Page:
ACAM2000™: a small bump at the vaccination site which becomes a blister, then a scab. A permanent scar may occur around the vaccination site. Wound care may be required around the vaccination site.
Following vaccination, people who receive ACAM2000™ should also:
There is a globally limited supply of the JYNNEOS® vaccine and high international demand.
The Australian Government, in conjunction with states and territories, has secured an initial supply of JYNNEOS® and is working with the manufacturer to secure more.
Given vaccine supply is limited, access to vaccines will initially be prioritised to support strong outbreak management, and this may include those who are:
States and territories are responsible for administration of the vaccine in their jurisdiction. This includes how and where it will be available and who will be prioritised to receive the vaccine. These decisions will be informed by local risk factors, such as local outbreaks and vaccine supply.
States and territories will provide further advice on how the vaccine can be accessed within their jurisdiction.
The Australian Technical Advisory Group on Immunisation (ATAGI) has recommended key risk groups for vaccination against MPX to support states and territories to prioritise their supply. This includes:
Anyone in the above risk categories who is planning to travel to a country experiencing a significant outbreak, with vaccination recommended 4-6 weeks prior to departure.
Anyone at greater risk of a poor clinical outcome from MPX infection, such as individuals with immunocompromise.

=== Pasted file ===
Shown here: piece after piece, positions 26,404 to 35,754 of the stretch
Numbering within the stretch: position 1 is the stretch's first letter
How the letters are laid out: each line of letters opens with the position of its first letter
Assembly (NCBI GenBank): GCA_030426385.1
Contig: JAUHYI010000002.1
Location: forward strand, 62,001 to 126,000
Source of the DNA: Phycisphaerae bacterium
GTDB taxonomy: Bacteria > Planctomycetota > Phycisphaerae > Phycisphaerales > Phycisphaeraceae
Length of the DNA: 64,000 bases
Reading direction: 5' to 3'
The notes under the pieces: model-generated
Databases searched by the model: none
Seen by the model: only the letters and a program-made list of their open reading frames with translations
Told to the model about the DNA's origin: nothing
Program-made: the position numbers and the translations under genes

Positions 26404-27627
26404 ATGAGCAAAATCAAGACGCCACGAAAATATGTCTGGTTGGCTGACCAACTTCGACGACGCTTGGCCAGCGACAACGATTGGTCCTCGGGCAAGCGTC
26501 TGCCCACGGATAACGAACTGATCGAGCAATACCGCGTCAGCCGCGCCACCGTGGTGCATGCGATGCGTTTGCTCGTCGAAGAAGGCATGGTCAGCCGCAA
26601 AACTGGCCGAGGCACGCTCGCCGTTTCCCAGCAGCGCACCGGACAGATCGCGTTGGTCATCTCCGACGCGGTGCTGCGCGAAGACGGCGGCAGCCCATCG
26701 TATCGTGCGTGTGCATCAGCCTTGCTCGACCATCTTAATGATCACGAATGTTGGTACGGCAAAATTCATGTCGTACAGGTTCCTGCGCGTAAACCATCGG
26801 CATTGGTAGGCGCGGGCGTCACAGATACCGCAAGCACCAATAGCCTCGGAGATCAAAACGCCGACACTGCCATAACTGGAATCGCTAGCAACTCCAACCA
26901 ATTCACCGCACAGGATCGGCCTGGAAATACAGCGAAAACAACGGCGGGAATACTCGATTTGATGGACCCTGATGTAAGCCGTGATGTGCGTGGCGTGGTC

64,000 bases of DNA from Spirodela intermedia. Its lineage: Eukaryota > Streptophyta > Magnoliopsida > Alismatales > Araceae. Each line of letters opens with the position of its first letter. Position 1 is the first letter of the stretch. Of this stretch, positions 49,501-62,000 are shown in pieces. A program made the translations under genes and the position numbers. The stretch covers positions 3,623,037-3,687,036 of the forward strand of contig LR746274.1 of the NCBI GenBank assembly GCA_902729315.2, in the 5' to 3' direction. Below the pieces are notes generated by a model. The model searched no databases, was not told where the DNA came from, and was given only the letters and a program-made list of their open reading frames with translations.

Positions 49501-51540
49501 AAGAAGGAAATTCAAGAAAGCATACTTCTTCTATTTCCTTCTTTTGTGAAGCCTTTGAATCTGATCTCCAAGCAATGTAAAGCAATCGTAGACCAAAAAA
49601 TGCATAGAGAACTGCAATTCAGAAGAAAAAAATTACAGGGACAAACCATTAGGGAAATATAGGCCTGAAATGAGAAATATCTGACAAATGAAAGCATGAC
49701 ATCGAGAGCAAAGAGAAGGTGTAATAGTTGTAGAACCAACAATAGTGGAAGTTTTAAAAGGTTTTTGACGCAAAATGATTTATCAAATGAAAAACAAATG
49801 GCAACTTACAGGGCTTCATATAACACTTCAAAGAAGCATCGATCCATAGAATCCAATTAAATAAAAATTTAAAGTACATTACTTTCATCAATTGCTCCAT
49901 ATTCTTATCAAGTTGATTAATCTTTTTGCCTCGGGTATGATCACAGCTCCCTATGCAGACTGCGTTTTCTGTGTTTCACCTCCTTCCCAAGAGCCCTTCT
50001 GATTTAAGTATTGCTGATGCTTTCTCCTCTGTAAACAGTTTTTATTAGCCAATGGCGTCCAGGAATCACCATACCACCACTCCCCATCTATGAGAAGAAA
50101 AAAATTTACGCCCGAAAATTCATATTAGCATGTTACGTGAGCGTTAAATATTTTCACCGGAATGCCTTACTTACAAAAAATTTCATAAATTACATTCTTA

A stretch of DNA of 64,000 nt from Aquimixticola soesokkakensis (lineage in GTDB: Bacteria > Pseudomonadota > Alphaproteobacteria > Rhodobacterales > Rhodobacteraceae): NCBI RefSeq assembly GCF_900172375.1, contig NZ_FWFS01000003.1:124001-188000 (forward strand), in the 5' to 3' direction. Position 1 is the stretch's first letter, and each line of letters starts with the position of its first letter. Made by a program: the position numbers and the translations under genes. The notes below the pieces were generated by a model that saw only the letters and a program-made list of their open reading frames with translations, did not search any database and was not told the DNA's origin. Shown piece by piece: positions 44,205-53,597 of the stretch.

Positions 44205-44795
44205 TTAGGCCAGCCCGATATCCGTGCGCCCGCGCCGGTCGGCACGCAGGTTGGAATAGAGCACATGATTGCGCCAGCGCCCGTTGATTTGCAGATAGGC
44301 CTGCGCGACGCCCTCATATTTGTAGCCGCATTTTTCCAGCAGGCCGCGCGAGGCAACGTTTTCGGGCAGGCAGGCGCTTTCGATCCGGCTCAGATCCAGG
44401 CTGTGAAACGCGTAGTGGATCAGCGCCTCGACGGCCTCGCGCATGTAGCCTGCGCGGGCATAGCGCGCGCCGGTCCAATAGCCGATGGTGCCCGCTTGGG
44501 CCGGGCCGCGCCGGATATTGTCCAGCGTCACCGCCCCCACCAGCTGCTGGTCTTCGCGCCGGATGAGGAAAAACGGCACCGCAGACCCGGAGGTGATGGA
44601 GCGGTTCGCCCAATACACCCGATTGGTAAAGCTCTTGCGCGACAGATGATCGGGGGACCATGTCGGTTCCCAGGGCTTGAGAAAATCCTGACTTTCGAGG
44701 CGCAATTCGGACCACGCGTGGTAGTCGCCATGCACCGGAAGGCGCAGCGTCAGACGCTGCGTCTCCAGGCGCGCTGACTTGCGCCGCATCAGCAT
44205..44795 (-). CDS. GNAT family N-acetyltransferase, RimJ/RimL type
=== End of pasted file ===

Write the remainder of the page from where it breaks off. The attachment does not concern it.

Immunisation providers who are administering the ACAM2000™ smallpox vaccine can be found at the Australian Government website on MPX vaccines here.
CDC recommends initiating vaccination within 4 days following the date of exposure for the best chance to prevent onset of the disease.
If initiated between 4 and 14 days following the date of exposure, vaccination might be less effective. Benefits might still outweigh risks when administering vaccine more than 14 days after exposure in some clinical situations (e.g., for a severely immunosuppressed person with a recent sex partner confirmed to have monkeypox).
Vaccination given after the onset of signs or symptoms of monkeypox is not expected to provide benefit.
JYNNEOS® is a modified vaccinia Ankara strain vaccine (MVA-BN) that contains a virus that has been altered so it cannot multiply in the human body. JYNNEOS® is manufactured by Bavarian Nordic.
It is given as 2 doses, at least 28 days apart for people 18 years and over.
The Australian Technical Advisory Group on Immunisation (ATAGI) has advised that vaccination with JYNNEOS® in children can be considered, especially for people in high-risk groups aged 16 years and older, after discussing the risks and benefits with their vaccine provider.
JYNNEOS® can be injected subcutaneously (under the skin, preferably into the upper arm) or intradermally (into the outer layers of skin). However, intradermal administration of this vaccine is not recommended for anyone with a weakened immune system or a history of keloid scarring. It is also not preferred as a first dose for post-exposure vaccination.
JYNNEOS® is not currently registered in Australia. It has been made available under an exemption provided by section 18A of the Therapeutic Goods Act 1989, which ensures that vaccines are available urgently to deal with a threat to public health. JYNNEOS® is registered with both the US Food and Drug Administration and the European Medicines Agency.
Further information is available in the JYNNEOS® vaccine information sheet.
ACAM2000™ is a live-attenuated smallpox vaccine that is also effective against MPX. ACAM2000™ is manufactured by Emergent BioSolutions.
Administration of ACAM2000™ requires specialised training and facilities.
ACAM2000™ is not suitable for:
The Taskforce have developed a MPX glossary to help consumers understand terms often used only by health professionals and other types of researchers.